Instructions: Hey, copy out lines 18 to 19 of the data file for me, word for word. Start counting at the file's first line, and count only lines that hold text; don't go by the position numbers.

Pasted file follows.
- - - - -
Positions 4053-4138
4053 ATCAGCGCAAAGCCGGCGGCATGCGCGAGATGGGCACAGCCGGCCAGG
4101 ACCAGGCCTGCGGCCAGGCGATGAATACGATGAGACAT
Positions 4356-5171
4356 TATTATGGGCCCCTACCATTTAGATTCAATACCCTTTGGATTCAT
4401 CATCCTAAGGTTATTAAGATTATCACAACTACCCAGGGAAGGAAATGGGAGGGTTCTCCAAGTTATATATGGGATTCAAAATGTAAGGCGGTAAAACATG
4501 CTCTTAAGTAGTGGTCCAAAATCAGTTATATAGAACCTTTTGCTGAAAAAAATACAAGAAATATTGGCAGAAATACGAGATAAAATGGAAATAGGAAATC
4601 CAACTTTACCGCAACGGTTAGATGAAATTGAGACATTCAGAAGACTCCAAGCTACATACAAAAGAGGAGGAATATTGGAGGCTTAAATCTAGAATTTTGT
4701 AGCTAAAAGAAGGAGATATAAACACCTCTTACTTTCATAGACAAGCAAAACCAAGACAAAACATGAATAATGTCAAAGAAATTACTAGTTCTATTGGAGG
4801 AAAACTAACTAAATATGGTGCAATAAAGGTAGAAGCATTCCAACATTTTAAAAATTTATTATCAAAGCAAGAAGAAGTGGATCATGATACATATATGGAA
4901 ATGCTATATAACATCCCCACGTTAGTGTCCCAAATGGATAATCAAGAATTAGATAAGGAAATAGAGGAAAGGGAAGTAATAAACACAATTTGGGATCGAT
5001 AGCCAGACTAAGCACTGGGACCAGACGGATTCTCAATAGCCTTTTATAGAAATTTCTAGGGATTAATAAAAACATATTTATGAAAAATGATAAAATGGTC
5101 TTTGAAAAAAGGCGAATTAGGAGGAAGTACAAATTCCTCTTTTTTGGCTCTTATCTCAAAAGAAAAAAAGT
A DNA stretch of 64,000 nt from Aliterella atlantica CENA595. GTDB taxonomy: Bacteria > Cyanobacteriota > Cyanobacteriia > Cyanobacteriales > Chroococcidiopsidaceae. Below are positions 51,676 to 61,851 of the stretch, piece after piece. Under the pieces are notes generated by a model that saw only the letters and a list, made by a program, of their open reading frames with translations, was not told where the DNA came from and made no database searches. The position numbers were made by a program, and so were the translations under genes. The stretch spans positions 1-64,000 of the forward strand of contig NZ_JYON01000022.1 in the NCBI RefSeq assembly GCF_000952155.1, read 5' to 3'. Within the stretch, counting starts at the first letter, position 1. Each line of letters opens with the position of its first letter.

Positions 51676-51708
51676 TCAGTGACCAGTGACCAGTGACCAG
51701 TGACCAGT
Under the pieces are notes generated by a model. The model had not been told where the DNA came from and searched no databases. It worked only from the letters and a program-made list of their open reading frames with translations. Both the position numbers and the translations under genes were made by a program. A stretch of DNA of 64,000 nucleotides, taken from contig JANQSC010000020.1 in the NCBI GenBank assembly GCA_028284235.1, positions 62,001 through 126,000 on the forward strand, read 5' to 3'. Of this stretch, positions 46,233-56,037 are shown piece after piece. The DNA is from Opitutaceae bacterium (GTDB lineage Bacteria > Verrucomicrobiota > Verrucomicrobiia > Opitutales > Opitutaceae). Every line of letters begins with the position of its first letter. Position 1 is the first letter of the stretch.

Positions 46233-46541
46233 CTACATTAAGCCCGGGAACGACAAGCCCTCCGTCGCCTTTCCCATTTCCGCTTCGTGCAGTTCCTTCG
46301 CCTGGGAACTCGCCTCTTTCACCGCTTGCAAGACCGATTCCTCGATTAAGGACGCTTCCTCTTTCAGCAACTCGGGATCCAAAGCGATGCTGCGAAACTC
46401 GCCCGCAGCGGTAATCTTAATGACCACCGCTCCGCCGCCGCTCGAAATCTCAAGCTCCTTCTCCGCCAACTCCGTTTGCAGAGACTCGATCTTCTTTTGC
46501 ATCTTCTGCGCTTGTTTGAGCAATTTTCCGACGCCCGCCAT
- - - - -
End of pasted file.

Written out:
Under the pieces are notes generated by a model. The model had not been told where the DNA came from and searched no databases. It worked only from the letters and a program-made list of their open reading frames with translations. Both the position numbers and the translations under genes were made by a program. A stretch of DNA of 64,000 nucleotides, taken from contig JANQSC010000020.1 in the NCBI GenBank assembly GCA_028284235.1, positions 62,001 through 126,000 on the forward strand, read 5' to 3'. Of this stretch, positions 46,233-56,037 are shown piece after piece. The DNA is from Opitutaceae bacterium (GTDB lineage Bacteria > Verrucomicrobiota > Verrucomicrobiia > Opitutales > Opitutaceae). Every line of letters begins with the position of its first letter. Position 1 is the first letter of the stretch.

Positions 46233-46541